By Machlan Sawden
Nelson Hsieh, MD/PhD and his team at Case Western University in Ohio have discovered a way to manipulate the life span of a species of nematodes by artificially controlling levels of Kruppel-like transcription factors (KTF). These proteins are regulators of autophagy, a process that recycles toxic misfolded proteins and other molecular byproducts that build up over time as an organism ages and impede normal cellular function. The researchers found that lab-induced overexpression of KTF increased the lifespan of nematodes in an autophagy-dependent manner, while nematodes with decreased levels of KTF could not sustain autophagy and had shorter lifespans. This regulatory pathway was also observed in mammals as well, as mice with increased KTF expression experienced a delay in age-related blood vessel dysfunction. In humans, KTF levels have been observed to decrease with age. However, sustained levels of KTF can prevent age-related decline in blood vessel function that contributes to risk for hypertension, heart disease, and dementia. The team at Case Western now looks to understand how autophagy in the cells lining blood vessels improves blood vessel function and long-term health outcomes. Their research could have important implications for our understanding of blood vessel damage and aging in country in which heart disease is the leading cause of death. While KTF may not be the genetic fountain of youth, understanding the regulation of autophagy by KTF could initiate the development of interventions to slow the process of age-related blood vessel degradation and decrease risk for the deadly diseases associated with it.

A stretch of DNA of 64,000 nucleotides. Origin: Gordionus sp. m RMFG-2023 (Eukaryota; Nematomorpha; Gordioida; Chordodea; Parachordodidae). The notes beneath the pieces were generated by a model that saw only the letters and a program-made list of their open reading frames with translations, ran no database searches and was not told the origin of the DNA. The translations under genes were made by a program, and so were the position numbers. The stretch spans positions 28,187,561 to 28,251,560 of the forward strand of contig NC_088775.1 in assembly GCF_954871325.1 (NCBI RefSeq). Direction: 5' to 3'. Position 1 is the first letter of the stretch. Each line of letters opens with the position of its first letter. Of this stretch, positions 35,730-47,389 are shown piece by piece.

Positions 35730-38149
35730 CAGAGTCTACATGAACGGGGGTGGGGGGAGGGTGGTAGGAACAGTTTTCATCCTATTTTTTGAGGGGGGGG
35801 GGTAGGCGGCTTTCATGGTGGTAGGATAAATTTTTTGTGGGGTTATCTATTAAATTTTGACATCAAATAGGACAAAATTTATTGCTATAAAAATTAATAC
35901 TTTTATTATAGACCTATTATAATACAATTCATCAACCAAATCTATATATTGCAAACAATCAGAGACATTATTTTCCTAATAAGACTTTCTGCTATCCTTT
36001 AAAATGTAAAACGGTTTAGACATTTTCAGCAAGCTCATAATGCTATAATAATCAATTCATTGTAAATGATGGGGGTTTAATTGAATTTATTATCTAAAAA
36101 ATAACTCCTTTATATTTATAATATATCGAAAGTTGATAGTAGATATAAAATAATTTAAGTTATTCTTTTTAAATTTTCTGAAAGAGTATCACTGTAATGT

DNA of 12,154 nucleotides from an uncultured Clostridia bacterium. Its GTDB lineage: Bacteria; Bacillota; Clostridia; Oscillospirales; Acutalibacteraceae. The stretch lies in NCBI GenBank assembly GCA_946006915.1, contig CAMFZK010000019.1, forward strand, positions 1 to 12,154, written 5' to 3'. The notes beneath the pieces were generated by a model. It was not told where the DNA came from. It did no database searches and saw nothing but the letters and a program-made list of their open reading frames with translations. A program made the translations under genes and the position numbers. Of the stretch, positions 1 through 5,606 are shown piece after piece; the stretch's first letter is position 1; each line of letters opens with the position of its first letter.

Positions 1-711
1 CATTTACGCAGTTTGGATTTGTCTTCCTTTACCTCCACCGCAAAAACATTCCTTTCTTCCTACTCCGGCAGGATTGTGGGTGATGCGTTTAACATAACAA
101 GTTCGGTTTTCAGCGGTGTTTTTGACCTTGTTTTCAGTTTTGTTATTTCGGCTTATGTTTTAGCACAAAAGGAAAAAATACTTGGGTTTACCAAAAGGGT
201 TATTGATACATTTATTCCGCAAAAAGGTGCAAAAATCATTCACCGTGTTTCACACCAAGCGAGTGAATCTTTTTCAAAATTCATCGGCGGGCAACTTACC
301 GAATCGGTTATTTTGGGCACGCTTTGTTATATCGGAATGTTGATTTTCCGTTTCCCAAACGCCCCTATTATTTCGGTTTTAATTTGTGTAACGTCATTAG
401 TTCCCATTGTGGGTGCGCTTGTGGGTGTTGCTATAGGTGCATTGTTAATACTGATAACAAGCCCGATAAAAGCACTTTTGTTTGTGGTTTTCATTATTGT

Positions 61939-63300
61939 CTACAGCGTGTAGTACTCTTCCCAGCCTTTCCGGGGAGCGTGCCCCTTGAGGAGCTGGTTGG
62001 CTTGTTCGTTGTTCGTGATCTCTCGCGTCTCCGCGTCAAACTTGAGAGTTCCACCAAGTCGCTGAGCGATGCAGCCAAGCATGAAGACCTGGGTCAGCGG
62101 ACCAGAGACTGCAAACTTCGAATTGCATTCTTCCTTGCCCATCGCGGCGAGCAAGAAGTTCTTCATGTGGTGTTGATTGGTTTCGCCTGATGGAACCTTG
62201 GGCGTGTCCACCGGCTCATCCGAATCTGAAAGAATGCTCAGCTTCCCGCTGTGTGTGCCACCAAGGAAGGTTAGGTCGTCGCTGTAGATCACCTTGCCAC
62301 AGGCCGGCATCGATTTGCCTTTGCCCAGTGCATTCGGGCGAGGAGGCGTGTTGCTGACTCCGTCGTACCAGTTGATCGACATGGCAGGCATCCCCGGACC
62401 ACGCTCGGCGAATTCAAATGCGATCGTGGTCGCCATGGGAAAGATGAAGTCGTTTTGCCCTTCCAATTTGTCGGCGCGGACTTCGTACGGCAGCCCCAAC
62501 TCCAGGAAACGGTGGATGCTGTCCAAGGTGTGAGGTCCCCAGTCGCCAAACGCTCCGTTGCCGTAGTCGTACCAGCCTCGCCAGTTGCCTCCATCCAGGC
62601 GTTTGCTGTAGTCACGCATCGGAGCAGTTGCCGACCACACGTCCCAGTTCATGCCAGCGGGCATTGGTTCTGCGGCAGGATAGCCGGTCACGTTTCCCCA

Case Western Reserve University. (2017, October 13). Worms reveal secrets of aging: Conserved pathway controls aging. ScienceDaily. Retrieved October 16, 2017 from www.sciencedaily.com/releases/2017/10/171013125120.htm